Educate yourselves on politics

Allison Pritchard

Many Americans, young and old, red and blue, don’t know enough about politics to truly hold a solid opinion. They are too quick to scream about the “ignorant conservative bigots” and “whining, bleeding-heart liberals” to even comprehend what they or their counterparts actually stand for. Instead of gathering information and critically thinking about the issues, people pick a side, often engrained into them from family, friends, MTV or perhaps even from one’s strong beliefs on one issue, and blindly follow.

After the intense climate of the past election, I see remnants of the polarization and bickering in Facebook groups like “I don’t date Republicans,” or “All Republicans, all the time.”

While some college students are genuinely educated about their beliefs, others seem to hold unsubstantiated opinions. I asked a friend why she’s a Republican: “I’ve always been Republican because I like money.” I asked a friend why she’s a Democrat: “Because conservatives are ignorant, and Bush sucks.” People have the opinions but not the facts.

Instead of productive dialogue, disagreements become heated attacks on self-worth. Benchwarmers become players in the sport of politics. People who would otherwise form friendships miss out due to their strong “beliefs.”

Both sides become polarized in the eyes of their counterparts. Liberals are “baby killers who want everyone to have gay sex” and conservatives are “war mongers who want government-controlled religion.” Instead of getting excited calling your conservative roommate a hypocrite for smoking pot and getting laid, everyone needs to do more listening.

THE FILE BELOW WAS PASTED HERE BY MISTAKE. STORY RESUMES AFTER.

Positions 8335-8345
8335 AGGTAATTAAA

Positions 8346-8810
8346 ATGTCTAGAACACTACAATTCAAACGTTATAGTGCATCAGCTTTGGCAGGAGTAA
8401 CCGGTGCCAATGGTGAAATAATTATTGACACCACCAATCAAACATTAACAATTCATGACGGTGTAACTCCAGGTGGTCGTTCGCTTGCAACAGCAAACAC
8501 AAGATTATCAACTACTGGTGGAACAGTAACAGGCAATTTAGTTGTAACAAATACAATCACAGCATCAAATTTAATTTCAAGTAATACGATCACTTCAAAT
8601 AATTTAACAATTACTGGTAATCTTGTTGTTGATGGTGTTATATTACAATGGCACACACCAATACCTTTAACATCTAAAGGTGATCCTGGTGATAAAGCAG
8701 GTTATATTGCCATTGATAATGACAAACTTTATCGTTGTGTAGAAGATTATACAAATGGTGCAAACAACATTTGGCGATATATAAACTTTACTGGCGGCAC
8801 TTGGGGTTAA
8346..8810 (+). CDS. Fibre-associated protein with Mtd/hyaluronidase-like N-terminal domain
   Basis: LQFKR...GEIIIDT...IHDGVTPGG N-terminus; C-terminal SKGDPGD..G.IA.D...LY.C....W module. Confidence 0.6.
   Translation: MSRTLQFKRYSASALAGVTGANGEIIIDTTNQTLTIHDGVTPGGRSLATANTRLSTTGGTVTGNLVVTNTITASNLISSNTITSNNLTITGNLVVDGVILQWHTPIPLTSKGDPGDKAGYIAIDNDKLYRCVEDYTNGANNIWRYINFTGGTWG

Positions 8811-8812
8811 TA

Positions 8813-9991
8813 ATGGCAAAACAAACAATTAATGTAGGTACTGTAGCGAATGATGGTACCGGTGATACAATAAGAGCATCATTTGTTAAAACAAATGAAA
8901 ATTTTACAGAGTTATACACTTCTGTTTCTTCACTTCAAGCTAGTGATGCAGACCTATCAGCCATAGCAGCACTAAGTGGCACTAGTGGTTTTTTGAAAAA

To fully understand a view, people need to understand the opposing view. Issues aren’t as simple as people like to make them out to be when they spout mantras like “Don’t kill the unborn,” or “Support our troops.” Neither side is perfect, and there is more behind most issues than meets the eye.

I used to be a die-hard liberal, but now I have taken time to listen instead of buying “Who ever heard of a hot piece of elephant?” bumper stickers. I’ve learned more about others’ beliefs and realized I (along with many others) am actually more moderate than I thought. Once one actually listens to another point of view, it seems a little saner. I’ve learned that everyone wants the same things; they just have different opinions on how to get there. Liberals seem to be afraid of not questioning things, and conservatives are afraid the questioning will ruin what good is left.

It scares me that the “majority” gets to make decisions for the future of this country when so many remain ignorant. The problem isn’t that “Bush sucks,” or that he does or does not, in fact, suck. The problem is that most people don’t know the reasons why or why not.

Everyone needs to talk constructively with people instead of defensively. Keep an open mind. Instead of hating your supposed counterparts, listen to them. Learn a little bit.

There is no black and white, red and blue. We live in the best nation in the world, and we should work together, instead of continuing our own political war of bickering. America needs to see past the red and blue, and look at all of the colors together: red, white and blue.

Allison Pritchard is a junior electronic media production major and a columnist for the Daily Kent Stater. Contact her at [email protected].